Making a will - Changing a Will


Your will comes into effect only on your death. So you can change it at any time by making another or by amending it. However, if you marry, any will you made before the marriage is normally void. If you do not make a new one, your estate is divided up as if you had made no will. This provision can particularly affect widows or widowers who remarry. If they make no new will, the new husband or wife will inherit all their possessions and probably most of their money under the intestacy rules, which are described below.

So if you want to ensure that your friends or even your children do get your share of things, you should make a new will once you are married. (See Chapters 9 and 6 for information on tax and widows. Information about social security for widows can be found at www.ssa.gov/survivorplan/index.htm

Your heirs can also have the terms of your will rearranged if some other arrangement would be to the advantage of all of them, for example to minimize inheritance tax or to keep a property intact. To do that they must act within two years of the death and all the beneficiaries of the will have to agree. A new document, called a deed of family arrangement, is then signed by all parties. A family who wants to make such a deed should definitely consult a solicitor.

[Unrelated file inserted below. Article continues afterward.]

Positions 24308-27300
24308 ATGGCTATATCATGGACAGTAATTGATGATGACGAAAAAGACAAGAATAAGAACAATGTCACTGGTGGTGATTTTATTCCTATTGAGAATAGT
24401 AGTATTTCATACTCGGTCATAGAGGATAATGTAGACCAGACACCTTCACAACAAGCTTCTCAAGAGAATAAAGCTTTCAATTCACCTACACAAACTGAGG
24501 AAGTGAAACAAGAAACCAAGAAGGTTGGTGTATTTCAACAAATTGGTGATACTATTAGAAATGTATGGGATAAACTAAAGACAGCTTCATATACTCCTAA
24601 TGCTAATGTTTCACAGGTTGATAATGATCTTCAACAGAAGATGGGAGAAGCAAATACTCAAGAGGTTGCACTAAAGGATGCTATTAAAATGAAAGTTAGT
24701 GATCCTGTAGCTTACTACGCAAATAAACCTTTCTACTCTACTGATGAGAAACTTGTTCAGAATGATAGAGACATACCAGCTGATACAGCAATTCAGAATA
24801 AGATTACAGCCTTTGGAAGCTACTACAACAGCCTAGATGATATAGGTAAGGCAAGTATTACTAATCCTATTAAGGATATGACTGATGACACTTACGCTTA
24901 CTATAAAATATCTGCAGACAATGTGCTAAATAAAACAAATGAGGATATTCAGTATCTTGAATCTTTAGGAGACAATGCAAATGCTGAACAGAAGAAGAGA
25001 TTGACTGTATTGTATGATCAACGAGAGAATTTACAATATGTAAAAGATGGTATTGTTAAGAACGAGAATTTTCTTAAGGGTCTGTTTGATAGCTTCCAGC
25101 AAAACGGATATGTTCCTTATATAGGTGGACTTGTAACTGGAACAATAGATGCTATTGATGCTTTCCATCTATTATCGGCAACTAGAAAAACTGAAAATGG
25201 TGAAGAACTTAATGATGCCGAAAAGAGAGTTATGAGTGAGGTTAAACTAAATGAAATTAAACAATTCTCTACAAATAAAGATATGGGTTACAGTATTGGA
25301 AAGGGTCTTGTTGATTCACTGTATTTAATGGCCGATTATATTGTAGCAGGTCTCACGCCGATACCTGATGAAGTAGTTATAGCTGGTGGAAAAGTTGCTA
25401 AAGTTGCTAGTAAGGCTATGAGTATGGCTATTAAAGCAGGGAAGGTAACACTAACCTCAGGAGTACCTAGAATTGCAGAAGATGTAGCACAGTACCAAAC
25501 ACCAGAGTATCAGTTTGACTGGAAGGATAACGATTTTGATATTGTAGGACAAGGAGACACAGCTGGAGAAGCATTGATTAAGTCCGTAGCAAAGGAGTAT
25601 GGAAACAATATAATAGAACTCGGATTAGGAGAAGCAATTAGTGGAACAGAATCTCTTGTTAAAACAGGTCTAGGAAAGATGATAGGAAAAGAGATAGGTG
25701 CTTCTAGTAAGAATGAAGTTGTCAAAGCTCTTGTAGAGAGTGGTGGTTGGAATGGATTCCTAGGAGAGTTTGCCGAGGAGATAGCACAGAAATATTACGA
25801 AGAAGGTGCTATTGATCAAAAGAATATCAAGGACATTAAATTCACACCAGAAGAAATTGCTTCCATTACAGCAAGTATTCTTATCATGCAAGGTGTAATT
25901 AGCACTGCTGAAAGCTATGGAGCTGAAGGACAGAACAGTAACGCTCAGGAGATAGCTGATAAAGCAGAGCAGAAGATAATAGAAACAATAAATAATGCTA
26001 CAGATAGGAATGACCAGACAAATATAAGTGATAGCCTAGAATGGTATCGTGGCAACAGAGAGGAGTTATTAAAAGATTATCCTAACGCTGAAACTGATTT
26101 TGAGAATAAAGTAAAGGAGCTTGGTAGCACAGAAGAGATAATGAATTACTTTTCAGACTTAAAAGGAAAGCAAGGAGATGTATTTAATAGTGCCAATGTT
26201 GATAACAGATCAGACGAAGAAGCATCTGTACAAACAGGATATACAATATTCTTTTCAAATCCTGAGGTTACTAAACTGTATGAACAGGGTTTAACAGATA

More information

Making a will - Executors What You Own


The next step is to write down what you own with approximate values. You may be surprised at what it amounts to. You can get an estimate of the value of your personal possessions from the insurance policy for your house contents. Make sure that you include the value of any life insurance policies and, of course, the value of your home after any mortgage has been redeemed. If you are married, remember that much of your property is jointly owned and that only half the value is yours.
Who Inherits?
Normally it is a straightforward matter to decide who inherits your property. You make a few special dispositions of small items to named people � grandchildren, perhaps, or friends � and then leave the balance of your estate . . . ... see: Making a will - Executors What You Own